Philosophy of Communication (COM5203) - This course is a survey of the genealogy of communication and how communication creates shared experiences between people. Through a collection of readings, students will examine how and why society thinks about communication the way it does. Philosophy of Communication is generally concerned with analytical, theoretical and political issues that cross different discipline boundaries. It explores how people live their lives and deal with the conflicts that are inevitable whenever communication occurs in a society, whether in person, in groups, electronically or through the mass media. Throughout the course, students are exposed to the broader study of the field and how it relates to contemporary philosophical arguments, positions and concerns. By studying the historical and social contexts for communication, students will come to understand and appreciate how meaning is created through human interaction, more about themselves and how they relate to others.
Logic, Reasoning, and Persuasion (COM5223) - This course studies the development of reasoning and formal logic and its relationship to persuasion and argumentation. It provides an overview of logical thinking, distinguishing rational inquiry from mythological inquiry and regulative thinking from associative thinking. Students will learn to articulate logical thinking or reasoning as a process of making logical argument and will discuss 3 basic modes of reasoning in persuasion and argumentation: deduction, induction, and abduction, explaining their practical applications in the studies of humanities. Students will also be introduced to possible world semantics and thought experiments, which help participants to build logical foundations for developing rational, independent, critical, and creative thinking.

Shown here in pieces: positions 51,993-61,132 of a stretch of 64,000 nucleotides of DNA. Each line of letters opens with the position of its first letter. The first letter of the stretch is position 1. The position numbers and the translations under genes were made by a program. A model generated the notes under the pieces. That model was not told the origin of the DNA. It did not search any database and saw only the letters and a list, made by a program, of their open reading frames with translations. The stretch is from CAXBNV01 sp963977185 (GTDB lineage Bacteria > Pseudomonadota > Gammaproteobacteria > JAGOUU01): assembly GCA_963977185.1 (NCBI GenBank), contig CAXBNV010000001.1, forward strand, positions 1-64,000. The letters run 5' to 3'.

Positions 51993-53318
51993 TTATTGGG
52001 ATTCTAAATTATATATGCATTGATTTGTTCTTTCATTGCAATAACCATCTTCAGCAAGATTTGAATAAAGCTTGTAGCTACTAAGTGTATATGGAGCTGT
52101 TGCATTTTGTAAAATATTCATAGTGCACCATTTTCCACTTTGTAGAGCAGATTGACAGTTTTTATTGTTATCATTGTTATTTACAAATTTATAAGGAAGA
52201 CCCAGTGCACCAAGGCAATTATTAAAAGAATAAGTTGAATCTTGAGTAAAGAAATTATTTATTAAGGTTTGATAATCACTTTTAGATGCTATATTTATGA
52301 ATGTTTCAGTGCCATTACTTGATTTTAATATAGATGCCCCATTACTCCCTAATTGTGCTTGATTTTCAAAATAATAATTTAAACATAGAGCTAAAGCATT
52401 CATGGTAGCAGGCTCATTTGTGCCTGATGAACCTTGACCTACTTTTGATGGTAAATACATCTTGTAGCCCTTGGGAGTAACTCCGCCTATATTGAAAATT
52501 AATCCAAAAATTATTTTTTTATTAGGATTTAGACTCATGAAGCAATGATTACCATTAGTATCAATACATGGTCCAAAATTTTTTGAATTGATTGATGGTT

Politics and the News (COM580) - This course will critically analyze how the news media influenced public discussion of political and social issues in the 20th and 21st centuries, as well as examine how these issues were debated in the news. Drawing on readings from political science, communications, and history, students will also examine how political powers in mass democracies use the news media as a mechanism of persuasion and social control.
Issues in Cyberspace (COM6303) - This course explores some of the social, cultural, legal and political issues associated with the evolution of the online world or Cyberspace. From its origins as a government-sponsored communications network, the Internet has evolved to become the center of information society. This course examines the boundaries of online behavior and freedom of expression when it comes to issues such as privacy, piracy, copyright, anonymity, libel, cyberbullying, indecency, and social networking just to mention a few. Topics are covered through a series of readings, reflections, exploration of web sites, online exchanges and writing assignments that look at how the issues evolved and the different ways of addressing them.